The Vixen Thinks is an almost weekly feature on this blog. Posts vary in topic, I'll talk about anything I have an opinion on! From blogging to relationships and anything beyond. If there's anything you'd like me to write about, feel free to get in touch: theglittervixen(at)gmail(dot)com! Thank you! 

A few weeks ago, I participated in my first ever #bbloggers Twitter chat. Although I've been using the #bbloggers hashtag for a while now and I have been known to dip in and out of conversations when I see something that I have something to say about, this was the first time I actively participated for the full hour. This particular chat was all about blogging goals and what you want for your blog in 2013. One thing that kept cropping up again and again and again in the chat was the fact that people didn't tell people in real life about their blog. I replied to a lot of people and Tweeted generally about this, because my own personal view on this is that blogs are made for sharing. However, I haven't always felt this way and I still do feel a little bit apprehensive about talking to new people about my blog.

Although I had my own website from age 11, I'd say I only really starting blogging in 2009. Up until around halfway through last year though, I didn't really talk to anyone about my blog. However, when I moved back to Wakefield in June, my blog became my main hobby and I had huge amounts of time to work on it. The more of my time it began to take up, the more I realised it wasn't something I could keep secret anymore, and as time went on, I realised I didn't even want it to be a secret. After all, anyone who knows me in real life knows I love fashion and beauty and blogging is something I really, truly love doing - so why would I want to keep it secret? Especially when I spend so much time and put so much effort into blogging! I suppose I kept it secret to begin with because it was originally something I only did every now and again, I wasn't as dedicated to it then as I am now, and therefore my blog wasn't a source of pride for me. I was also unsure about whether other people would "get it" or not. My YouTube videos in particular were something I was very self conscious about. I didn't want to be perceived as vain. I didn't know how to justify photographing and filming myself at all.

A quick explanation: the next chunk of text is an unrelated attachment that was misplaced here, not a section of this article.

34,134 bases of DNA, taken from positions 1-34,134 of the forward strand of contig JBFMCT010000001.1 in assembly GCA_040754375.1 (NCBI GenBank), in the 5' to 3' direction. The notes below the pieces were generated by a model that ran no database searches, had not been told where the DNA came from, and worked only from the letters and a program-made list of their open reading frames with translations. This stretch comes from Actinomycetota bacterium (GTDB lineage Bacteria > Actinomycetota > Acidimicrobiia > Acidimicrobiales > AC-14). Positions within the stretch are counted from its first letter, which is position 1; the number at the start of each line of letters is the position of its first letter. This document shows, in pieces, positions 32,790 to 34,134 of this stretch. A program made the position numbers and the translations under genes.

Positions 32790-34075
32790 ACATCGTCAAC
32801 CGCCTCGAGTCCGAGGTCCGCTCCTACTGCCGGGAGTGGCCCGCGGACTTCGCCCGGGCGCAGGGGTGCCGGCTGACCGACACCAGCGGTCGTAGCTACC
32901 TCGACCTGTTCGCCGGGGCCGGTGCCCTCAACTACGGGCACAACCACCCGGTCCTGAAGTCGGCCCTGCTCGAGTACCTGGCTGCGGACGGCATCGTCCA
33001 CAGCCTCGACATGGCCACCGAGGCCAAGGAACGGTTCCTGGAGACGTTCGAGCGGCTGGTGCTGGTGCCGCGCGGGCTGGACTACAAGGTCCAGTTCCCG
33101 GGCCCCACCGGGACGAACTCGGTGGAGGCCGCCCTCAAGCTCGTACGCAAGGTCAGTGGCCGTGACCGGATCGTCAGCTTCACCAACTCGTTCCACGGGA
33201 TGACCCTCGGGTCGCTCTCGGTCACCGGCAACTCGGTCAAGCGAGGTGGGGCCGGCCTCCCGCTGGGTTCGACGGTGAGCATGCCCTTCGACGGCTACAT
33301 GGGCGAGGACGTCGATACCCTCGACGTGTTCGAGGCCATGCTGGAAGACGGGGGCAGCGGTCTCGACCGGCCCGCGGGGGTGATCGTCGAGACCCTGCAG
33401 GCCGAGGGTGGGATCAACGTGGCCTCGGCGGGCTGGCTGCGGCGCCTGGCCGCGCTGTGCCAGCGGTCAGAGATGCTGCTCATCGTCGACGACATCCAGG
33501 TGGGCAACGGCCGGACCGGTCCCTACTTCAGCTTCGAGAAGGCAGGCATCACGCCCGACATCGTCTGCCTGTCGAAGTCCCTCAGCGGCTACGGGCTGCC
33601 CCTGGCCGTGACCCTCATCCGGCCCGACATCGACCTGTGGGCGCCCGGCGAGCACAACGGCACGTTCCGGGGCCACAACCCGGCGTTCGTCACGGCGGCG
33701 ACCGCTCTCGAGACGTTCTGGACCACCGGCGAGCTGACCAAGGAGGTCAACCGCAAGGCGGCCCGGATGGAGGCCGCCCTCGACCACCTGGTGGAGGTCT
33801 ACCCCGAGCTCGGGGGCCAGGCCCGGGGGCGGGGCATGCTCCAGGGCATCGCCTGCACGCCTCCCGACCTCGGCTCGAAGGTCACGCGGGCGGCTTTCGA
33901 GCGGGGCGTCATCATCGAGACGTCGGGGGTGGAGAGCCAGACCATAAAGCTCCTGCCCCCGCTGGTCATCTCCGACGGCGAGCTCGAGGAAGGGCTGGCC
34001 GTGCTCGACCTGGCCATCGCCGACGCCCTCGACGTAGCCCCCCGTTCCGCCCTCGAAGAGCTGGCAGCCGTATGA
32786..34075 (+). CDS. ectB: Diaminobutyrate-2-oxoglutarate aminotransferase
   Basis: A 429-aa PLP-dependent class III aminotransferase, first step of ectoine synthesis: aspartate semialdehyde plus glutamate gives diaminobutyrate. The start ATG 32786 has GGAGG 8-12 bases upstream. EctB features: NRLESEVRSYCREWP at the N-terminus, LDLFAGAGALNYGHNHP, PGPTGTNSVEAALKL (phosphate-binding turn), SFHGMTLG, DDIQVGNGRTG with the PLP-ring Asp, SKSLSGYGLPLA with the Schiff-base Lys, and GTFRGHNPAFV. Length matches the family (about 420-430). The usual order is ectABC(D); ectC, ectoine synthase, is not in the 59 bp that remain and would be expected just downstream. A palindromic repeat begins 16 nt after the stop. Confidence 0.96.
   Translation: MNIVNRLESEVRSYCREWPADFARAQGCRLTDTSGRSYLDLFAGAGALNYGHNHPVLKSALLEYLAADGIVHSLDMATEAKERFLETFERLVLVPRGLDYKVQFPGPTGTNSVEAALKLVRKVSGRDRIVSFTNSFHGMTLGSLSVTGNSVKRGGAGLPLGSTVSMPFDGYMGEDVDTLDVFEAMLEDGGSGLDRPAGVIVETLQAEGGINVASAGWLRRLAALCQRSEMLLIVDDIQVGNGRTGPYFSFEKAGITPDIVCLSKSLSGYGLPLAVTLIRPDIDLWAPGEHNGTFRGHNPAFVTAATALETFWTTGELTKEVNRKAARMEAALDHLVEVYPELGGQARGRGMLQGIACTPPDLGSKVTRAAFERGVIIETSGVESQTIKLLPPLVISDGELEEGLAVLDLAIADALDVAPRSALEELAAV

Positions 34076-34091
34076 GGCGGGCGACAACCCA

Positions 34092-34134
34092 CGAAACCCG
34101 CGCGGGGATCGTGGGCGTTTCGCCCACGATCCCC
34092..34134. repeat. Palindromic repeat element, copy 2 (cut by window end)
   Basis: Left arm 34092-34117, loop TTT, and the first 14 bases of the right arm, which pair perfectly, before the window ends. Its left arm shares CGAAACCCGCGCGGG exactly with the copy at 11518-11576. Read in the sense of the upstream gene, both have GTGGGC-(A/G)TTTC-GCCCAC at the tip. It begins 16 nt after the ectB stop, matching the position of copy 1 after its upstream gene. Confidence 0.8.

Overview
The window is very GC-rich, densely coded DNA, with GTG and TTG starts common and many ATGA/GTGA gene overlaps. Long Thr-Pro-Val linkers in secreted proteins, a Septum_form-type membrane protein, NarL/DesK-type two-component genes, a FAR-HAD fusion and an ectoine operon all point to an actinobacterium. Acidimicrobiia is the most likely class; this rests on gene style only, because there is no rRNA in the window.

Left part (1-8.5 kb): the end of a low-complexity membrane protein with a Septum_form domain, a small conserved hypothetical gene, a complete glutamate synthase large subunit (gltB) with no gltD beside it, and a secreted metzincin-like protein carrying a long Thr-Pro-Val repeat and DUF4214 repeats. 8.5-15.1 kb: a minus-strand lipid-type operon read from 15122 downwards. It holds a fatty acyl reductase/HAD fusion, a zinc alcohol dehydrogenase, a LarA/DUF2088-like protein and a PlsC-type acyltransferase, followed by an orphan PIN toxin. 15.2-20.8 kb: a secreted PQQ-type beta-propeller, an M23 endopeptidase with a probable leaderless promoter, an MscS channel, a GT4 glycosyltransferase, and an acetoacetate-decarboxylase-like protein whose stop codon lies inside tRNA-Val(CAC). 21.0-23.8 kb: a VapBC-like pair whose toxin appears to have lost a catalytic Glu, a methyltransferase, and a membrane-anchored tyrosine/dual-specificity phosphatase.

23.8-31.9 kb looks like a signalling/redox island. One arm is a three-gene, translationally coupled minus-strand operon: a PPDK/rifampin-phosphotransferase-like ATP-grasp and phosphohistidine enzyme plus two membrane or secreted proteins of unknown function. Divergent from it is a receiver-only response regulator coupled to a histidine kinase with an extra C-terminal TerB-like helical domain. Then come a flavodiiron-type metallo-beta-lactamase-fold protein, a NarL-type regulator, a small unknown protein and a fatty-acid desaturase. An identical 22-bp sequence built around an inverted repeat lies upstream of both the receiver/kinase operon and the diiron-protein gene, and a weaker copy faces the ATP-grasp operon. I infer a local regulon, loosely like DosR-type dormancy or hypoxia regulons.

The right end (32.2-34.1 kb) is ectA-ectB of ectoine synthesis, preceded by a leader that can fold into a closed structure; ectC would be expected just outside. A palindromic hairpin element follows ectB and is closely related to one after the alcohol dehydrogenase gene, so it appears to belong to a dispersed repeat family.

Fast forward to now: everyone knows about my blog. My family like my Facebook page and read my blog on a regular basis. My friends are getting used to me photographing food and drinks. People regularly tell me they liked a recent post. My sister sometimes takes my outfit photographs for me. Last time I filmed a video, I felt comfortable enough to tell my mum and sisters to please be quiet and remain upstairs for a while because I was busy filming. That would have never happened a few months ago. And do you know what? My life is better because of this. Now that my family is aware of my blog, I don't feel self conscious about heading out into the garden with my tripod. When I emerge from my room wearing a particularly bright lipstick, no one asks what on earth I'm doing anymore. People come to me for product recommendations. It's so nice to NOT have this secret life hanging over my head. I used to feel like I led two different lives: online Emily and offline Emily, now the two blend together wonderfully.

Therefore, my advice to you reading this if you are a secret blogger yourself is to start telling people about your blog! You don't have to shove it down people's throats and you don't have to tell everyone. I'm still apprehensive about telling people at work about my job or people I don't know as well as others. Personally though, I have found that people are very supportive when you do tell them. Some people are really genuinely interested in it. Ultimately, it can gain much, much, much more exposure for your blog if you're not trying to hide it from anyone you know in real life. At the end of the day, if you're ashamed of your blog, why are you writing it in the first place?

So, fellow bloggers, do you openly talk about your blog?